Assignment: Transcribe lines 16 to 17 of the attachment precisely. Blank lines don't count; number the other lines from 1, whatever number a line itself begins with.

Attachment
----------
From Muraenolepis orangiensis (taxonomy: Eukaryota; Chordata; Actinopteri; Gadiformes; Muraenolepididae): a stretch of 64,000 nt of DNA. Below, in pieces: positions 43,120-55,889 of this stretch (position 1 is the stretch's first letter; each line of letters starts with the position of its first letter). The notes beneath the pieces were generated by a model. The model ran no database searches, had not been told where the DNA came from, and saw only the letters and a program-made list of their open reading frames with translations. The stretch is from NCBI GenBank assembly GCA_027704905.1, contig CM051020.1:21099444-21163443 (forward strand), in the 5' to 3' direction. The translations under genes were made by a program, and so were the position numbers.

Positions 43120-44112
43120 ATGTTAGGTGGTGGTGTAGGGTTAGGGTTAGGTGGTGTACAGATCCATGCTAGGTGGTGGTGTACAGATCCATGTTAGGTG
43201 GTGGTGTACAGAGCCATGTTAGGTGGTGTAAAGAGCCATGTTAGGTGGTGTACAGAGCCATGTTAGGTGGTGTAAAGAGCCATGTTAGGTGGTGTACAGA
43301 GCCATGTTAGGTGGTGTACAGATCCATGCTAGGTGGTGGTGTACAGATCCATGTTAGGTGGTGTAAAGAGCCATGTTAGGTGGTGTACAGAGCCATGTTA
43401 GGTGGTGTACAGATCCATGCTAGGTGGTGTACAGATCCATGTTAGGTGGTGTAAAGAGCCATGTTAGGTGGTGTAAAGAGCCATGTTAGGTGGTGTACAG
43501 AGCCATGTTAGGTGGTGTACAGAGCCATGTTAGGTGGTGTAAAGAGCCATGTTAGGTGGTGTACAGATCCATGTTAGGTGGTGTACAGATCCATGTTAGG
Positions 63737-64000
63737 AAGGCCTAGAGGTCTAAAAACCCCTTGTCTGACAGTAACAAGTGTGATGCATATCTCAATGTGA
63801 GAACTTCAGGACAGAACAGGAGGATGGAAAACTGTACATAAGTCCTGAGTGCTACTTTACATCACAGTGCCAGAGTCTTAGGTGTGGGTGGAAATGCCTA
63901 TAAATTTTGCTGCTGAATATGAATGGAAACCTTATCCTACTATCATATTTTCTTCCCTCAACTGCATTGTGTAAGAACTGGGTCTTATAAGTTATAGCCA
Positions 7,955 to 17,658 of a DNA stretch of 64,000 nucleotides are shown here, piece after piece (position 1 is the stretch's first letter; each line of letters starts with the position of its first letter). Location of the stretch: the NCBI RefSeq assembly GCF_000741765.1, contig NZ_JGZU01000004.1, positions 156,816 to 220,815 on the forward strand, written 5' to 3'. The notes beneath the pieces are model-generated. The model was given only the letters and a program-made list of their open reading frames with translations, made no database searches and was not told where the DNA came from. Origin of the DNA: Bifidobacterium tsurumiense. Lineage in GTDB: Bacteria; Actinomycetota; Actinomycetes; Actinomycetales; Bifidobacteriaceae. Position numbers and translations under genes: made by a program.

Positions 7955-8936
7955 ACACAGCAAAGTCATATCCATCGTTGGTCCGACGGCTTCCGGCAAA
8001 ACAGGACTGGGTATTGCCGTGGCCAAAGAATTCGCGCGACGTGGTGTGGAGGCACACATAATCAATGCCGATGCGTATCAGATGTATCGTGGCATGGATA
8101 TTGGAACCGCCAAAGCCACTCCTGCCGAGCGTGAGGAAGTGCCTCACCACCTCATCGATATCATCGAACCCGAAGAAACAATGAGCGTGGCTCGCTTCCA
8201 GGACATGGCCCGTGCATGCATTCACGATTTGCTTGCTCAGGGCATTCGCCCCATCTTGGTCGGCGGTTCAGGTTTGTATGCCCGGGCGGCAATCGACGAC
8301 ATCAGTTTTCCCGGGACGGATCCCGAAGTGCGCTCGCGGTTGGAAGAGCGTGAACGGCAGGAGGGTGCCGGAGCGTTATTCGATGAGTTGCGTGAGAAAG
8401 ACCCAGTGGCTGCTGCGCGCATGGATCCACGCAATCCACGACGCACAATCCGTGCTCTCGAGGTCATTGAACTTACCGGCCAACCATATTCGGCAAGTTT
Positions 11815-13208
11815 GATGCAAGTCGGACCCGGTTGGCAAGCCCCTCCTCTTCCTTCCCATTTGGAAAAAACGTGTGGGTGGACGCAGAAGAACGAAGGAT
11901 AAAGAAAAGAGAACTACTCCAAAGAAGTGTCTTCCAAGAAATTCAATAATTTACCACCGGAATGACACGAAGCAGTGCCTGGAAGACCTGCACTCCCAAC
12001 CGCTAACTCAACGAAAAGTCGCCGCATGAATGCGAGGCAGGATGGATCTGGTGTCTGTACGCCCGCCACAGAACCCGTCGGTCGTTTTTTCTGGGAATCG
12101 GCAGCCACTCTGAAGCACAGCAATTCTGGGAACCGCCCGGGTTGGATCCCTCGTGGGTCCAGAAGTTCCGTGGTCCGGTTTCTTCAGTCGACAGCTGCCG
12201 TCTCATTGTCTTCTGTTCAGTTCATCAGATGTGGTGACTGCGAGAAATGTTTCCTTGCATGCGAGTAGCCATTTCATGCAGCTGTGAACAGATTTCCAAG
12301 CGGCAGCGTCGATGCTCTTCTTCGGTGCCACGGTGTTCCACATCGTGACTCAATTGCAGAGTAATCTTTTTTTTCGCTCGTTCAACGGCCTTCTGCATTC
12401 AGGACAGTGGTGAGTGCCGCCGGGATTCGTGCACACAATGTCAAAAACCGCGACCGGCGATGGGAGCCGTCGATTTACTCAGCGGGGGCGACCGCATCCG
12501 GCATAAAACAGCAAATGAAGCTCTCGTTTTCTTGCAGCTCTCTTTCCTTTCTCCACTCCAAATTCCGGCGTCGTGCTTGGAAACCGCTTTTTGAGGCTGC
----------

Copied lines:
8101 TTGGAACCGCCAAAGCCACTCCTGCCGAGCGTGAGGAAGTGCCTCACCACCTCATCGATATCATCGAACCCGAAGAAACAATGAGCGTGGCTCGCTTCCA
8201 GGACATGGCCCGTGCATGCATTCACGATTTGCTTGCTCAGGGCATTCGCCCCATCTTGGTCGGCGGTTCAGGTTTGTATGCCCGGGCGGCAATCGACGAC